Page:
Realizing the Promise of Individualized Sentencing In Federal and State Courts

Friday, June 19 from 9:00 am to 5:00 pm
5.5 General, 1.0 Ethics Credits

CLE Webinar via Zoom – Links will be distributed prior to event

8:45 Sign in and Introduction


Nuts and Bolts of the Federal Sentencing Guidelines
An expert will discuss the fundamentals of the Federal Sentencing Guidelines so you can accurately calculate your client’s guideline range and effectively respond to probation or the government’s calculations. 
Marlo Cadeddu, Law Office of Marlo Cadeddu, Dallas, Texas


Nuts and Bolts of State Sentencing. 
Cover the fundamentals of state sentencing practice, including when the state can aggravate and when they can’t, how to mitigate a sentence, when sentences can be run consecutively versus concurrently, and how to deal with habitual offender enhancements on later probation violations. Jonathan Ibarra, Albuquerque Law Office of the Public Defender (LOPD)

10:15-10:30 MORNING BREAK

10:30-11:30 Mitigation Investigation and Practical Strategies
A comprehensive investigation of your client’s life history is essential to making a persuasive and individualized sentencing presentation.  Panelists will discuss how to plan and implement a mitigation investigation, including mitigation interviews, records collection and more.     
Megan Leschak, LMSW, Context Mitigation; Margaret Broenniman, Albuquerque Law Office of the Public Defender (LOPD); and Eric Zuckerman, Assistant Federal Public Defender, District of Arizona

11:30-12:00  NMCDLA Membership Meeting/Driscoll Award/Auction
Note, if you are an NMCDLA member and unable to attend the CLE. You may register to attend the membership meeting only.

12:00-12:30 LUNCH BREAK


Helping Your Federal Client Get a Favorable BOP Classification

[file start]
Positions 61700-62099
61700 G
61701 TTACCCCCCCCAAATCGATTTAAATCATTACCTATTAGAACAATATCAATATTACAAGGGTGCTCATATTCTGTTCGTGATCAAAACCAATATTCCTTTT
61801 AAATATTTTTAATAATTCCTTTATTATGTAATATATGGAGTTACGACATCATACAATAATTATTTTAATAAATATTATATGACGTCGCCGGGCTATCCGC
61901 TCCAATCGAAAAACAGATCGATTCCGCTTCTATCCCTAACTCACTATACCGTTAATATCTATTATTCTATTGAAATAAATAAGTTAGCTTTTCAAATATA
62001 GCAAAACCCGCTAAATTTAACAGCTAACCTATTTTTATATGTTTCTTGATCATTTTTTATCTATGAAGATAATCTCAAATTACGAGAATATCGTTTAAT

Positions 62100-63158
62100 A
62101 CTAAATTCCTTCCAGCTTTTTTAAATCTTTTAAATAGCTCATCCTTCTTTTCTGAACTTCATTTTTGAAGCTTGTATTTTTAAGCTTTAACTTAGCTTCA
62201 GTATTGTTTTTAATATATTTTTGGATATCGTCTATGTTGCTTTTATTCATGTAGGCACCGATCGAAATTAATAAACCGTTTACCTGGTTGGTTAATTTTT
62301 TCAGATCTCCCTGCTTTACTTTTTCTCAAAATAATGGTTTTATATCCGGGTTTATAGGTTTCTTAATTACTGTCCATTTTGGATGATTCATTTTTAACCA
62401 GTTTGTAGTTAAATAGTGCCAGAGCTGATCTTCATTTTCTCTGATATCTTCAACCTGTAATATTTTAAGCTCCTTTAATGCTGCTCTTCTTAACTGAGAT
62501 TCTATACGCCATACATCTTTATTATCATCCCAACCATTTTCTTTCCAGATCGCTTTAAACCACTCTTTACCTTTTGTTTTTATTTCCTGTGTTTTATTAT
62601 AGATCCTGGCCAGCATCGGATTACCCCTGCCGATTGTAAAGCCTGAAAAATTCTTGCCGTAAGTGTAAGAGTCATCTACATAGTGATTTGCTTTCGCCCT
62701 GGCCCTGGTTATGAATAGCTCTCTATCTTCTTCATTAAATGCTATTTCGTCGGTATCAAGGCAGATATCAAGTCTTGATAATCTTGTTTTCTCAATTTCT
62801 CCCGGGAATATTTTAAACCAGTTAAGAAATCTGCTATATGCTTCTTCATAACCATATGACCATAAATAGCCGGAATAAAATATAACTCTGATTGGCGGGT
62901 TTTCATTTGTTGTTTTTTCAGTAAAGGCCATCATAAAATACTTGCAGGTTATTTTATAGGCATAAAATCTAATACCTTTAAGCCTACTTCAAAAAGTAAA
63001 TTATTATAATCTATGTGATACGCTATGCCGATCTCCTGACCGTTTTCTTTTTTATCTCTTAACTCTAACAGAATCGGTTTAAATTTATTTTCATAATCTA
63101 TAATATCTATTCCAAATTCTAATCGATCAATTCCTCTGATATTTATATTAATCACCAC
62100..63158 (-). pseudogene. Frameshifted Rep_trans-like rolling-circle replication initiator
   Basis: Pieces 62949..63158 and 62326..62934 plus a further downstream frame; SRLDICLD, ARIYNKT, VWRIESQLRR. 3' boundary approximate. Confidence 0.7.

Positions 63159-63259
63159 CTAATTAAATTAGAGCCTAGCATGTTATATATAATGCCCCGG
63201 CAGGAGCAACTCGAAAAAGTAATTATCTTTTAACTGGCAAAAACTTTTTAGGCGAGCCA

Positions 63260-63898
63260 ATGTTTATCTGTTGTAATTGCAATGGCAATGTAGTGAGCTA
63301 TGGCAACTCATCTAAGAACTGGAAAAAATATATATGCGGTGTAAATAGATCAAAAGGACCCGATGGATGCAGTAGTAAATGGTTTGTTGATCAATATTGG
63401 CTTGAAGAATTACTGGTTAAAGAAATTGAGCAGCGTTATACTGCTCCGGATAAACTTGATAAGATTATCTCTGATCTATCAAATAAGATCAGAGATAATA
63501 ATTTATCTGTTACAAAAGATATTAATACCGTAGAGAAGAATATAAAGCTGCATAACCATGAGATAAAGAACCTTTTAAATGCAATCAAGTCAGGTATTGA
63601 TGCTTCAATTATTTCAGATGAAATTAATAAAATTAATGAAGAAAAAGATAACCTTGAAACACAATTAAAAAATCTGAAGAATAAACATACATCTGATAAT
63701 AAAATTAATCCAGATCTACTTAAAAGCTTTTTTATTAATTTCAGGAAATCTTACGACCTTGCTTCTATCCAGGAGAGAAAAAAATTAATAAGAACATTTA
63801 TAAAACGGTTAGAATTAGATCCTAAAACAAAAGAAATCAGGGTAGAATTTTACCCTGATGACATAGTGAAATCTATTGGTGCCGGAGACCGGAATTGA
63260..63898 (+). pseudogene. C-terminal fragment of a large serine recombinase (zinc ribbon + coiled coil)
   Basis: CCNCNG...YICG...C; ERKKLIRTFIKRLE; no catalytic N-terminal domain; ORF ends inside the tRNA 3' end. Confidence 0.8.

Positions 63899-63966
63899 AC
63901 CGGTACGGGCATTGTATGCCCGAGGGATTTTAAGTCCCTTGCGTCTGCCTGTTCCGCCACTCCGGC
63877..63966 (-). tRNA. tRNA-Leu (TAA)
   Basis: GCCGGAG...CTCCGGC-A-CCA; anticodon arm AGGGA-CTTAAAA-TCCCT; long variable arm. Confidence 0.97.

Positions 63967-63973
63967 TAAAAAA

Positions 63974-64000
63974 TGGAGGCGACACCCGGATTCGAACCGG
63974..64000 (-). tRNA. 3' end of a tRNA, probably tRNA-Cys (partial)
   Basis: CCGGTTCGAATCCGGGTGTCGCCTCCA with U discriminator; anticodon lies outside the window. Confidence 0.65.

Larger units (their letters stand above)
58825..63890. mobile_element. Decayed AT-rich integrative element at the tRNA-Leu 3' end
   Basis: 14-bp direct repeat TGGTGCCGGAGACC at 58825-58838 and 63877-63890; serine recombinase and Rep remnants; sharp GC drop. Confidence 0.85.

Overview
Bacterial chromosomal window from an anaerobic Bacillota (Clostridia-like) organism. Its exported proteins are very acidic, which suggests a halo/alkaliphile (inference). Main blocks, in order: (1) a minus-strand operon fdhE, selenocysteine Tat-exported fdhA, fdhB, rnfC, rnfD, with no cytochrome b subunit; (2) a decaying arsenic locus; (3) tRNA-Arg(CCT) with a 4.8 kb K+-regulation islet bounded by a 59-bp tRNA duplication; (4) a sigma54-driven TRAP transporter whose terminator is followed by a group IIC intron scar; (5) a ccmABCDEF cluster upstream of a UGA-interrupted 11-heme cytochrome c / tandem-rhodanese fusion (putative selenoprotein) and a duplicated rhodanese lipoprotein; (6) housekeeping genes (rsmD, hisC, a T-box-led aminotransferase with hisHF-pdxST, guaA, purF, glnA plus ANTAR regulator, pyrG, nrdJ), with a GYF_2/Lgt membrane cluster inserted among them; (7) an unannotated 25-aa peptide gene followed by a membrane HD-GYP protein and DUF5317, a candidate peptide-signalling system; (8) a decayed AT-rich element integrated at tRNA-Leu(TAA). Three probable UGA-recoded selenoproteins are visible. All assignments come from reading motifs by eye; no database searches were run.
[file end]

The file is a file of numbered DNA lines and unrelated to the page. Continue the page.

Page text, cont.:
Understanding how the Bureau of Prisons classifies inmates, how information in a presentence report affects that classification, and how to get favorable information into the presentence report are all essential to effective sentencing advocacy.  Panelists will discuss these topics and more.
Jeff Carson, Retired Operations Manager, Bureau of Prisons Designation and Sentence Computation Center, Grand Prairie, TX; and Devon Fooks, Assistant Federal Defender, Albuquerque


Classification Scores and Calculations at the NM Corrections Department
Learn from NM Corrections Department prison specialists how a judgment and sentence and goodtime calculations work. Receive guidance from presenters on factors that go into placement scores, how your advocacy can affect the severity of a current charge and the types of classification at the NMCD.
Amanda Stephenson, Managing Attorney, LOPD Post-Conviction/Habeas Unit; Janet Goodman, Deputy Classification Bureau Chief, NMCD; and Denise Chavez, Classification Manager, NMCD

1:45-2:45 Effectively Asking for Mercy: How to Write a Persuasive Sentencing Memorandum  
The key to effective sentencing advocacy is giving the court the information it needs to see your client as a flawed individual with potential, not just as “the defendant.”  Learn how to weave your mitigation investigation and legal research into a compelling narrative that will humanize your client and resonate with judges.
Theresa Duncan, Duncan Earnest LLC


3:00-4:00 Know Your Audience: A Judicial Perspective on Sentencing
A panel of federal and state judges will provide insight into effective sentencing presentations.  What do judges want to know about our clients?  What is the most effective and persuasive way to present such information to the courts?
The Honorable William P. Johnson, Chief U.S. District Judge, District of New Mexico; The Honorable Douglas R. Driggers, Third Judicial District, Las Cruces; and The Honorable Brett R. Loveless, Second Judicial District, Albuquerque

4:00-5:00 Ethics and Professionalism: Defender Wellness and Mitigation Advocacy
To be effective at sentencing, we must understand and empathize with our clients.  This requires us to explore our client’s traumatic histories, and to understand their potentials (and lost potentials).  It can be heartbreaking work.  We will discuss how to protect yourself while doing the work you need to do, including accepting what you cannot change or control. 
Theresa Duncan and Megan Leschak